Article
Hermeneutics in Contemporary Turkey: An Analysis of Turkish Historicists
Religions 2021, 12(11), 1027; https://0-doi-org.brum.beds.ac.uk/10.3390/rel12111027 (registering DOI) - 22 Nov 2021
Viewed by 372
Abstract
The hermeneutical turn in Islamic studies has also affected Islamic scholarship in Turkey, a country where traditional Sunnism historically dominates. Historicism in Islamic studies became an influential intellectual and academic current in Turkey after the 1990s. This was mostly because the first generation [...] Read more.
The hermeneutical turn in Islamic studies has also affected Islamic scholarship in Turkey, a country where traditional Sunnism historically dominates. Historicism in Islamic studies became an influential intellectual and academic current in Turkey after the 1990s. This was mostly because the first generation of Turkish scholars, who associated themselves with historicism through complex engagement with Quranic hermeneutics in their studies, emerged in the 1990s. In this article, I analyze Mustafa Öztürk, İlhami Güler, and Ömer Özsoy, the architects of the historicist turn of the 1990s in Turkey who are still prominent. The article explains: (i) The Turkish historicists’ views on the nature of the Quran; (ii) Their hermeneutical approach in interpreting the Quran; and (iii) Illustrates how they apply the hermeneutical approach to the interpretation of the Quran by presenting how they interpret the Quran’s relevant verses on corporal punishment/chopping and divorce. The article aims to detail historicism in Turkey by studying its leading scholars. Full article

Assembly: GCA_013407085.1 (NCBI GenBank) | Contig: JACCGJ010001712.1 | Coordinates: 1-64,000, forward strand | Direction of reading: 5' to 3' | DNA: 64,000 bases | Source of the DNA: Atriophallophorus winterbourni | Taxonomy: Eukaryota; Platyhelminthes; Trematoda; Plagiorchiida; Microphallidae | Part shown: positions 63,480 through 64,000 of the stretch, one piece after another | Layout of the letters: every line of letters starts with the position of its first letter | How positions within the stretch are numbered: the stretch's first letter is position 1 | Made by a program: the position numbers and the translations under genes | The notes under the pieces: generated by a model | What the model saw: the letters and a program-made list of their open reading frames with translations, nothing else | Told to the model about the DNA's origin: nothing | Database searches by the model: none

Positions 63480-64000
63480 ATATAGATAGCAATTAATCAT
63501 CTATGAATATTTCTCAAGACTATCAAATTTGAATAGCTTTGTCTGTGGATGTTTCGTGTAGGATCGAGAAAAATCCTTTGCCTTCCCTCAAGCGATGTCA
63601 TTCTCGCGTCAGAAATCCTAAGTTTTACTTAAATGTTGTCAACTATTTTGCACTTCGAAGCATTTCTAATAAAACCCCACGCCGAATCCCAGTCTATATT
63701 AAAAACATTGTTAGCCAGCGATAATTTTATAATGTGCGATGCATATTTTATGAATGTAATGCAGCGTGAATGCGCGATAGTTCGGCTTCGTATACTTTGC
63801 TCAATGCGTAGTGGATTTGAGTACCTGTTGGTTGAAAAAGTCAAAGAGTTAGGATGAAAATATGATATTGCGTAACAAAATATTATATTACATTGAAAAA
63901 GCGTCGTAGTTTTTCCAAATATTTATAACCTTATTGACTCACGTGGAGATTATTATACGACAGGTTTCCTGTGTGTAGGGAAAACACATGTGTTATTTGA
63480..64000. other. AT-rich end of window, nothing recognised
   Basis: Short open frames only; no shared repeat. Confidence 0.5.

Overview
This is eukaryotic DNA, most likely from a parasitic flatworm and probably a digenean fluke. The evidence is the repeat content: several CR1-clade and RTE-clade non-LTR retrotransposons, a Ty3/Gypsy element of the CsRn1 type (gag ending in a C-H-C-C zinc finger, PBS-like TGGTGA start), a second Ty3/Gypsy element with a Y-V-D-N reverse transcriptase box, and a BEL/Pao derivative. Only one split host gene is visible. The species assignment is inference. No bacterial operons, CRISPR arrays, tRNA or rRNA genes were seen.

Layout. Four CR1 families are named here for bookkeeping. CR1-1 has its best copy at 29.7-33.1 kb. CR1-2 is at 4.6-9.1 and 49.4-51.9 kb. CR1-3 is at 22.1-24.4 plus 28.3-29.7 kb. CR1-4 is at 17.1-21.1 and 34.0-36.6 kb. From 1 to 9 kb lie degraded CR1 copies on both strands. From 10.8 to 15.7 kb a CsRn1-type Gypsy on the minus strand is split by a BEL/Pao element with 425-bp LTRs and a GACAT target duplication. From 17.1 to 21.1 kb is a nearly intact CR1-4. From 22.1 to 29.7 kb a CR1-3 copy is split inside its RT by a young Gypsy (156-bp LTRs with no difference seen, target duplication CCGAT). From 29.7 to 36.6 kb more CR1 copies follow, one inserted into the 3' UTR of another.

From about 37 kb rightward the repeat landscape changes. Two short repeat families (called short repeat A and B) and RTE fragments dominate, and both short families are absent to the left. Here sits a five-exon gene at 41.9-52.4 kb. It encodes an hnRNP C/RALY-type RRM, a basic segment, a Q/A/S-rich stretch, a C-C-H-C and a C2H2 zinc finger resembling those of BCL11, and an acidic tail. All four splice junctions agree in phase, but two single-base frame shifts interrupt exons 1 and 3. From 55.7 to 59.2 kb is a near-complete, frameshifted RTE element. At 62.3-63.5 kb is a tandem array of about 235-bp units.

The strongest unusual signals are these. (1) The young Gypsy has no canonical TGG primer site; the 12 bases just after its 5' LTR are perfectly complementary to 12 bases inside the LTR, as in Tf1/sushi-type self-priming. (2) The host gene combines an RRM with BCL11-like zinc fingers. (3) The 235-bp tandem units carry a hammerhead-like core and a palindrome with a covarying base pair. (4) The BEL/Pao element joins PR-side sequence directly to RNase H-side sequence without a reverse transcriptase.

(This article belongs to the Special Issue New Approaches to Qur'anic Hermeneutics in the Muslim World)
Article
To Heaven through Hell: Are There Cognitive Foundations for Purgatory? Evidence from Islamic Cultures
Religions 2021, 12(11), 1026; https://0-doi-org.brum.beds.ac.uk/10.3390/rel12111026 (registering DOI) - 22 Nov 2021
Viewed by 214
Abstract
The purgatory doctrine, which has played a vital role in Christian culture, states that most believers must experience afterlife punishment in order to be cleansed of their sins before entering Heaven. Traditional Islamic theology rejects the notion of purgatory (Al-Motahher) through [...] Read more.
The purgatory doctrine, which has played a vital role in Christian culture, states that most believers must experience afterlife punishment in order to be cleansed of their sins before entering Heaven. Traditional Islamic theology rejects the notion of purgatory (Al-Motahher) through the Balance doctrine (Mizan), which states that if the good deeds performed during a Muslim’s life outweigh their bad deeds, the person will enter heaven without suffering or punishment. This study hypothesizes that folk intuitions and cognitive biases (tendency to proportionality) explain, in part, the emergence and spread of the purgatory doctrine in the Islamic world. Drawing on a cognitive science of religion lens, the current study examines this hypothesis in an Islamic cultural context. Quantitative surveys (three studies) conducted in Jordan (n = 605, and n = 239) and Malaysia (n = 303) indicate that the doctrine of purgatory is prevalent (36% in Jordan and 69% in Malaysia) despite its contradiction with the Balance doctrine as defined by Islamic theology. To our knowledge, this is the first study documenting the phenomenon of theological incorrectness in Muslim afterlife beliefs by using empirical research. Implementation of the findings and suggestions for future research are discussed. Full article
(This article belongs to the Special Issue Exploring the Cognitive & Psychological Foundations of Religion)
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Article
From Impulse to Action—Noah (2014) and Exodus: Gods and Kings (2014) as Secular Bible Epics
Religions 2021, 12(11), 1025; https://0-doi-org.brum.beds.ac.uk/10.3390/rel12111025 (registering DOI) - 22 Nov 2021
Viewed by 245
Abstract
Several large-scale Bible epics have been produced in the decade after the revival of epic cinema at the turn of the millennium. Yet, while many biblical films of this period were primarily aimed at religious audiences, Darren Aronofsky’s Noah (2014) and Ridley Scott’s [...] Read more.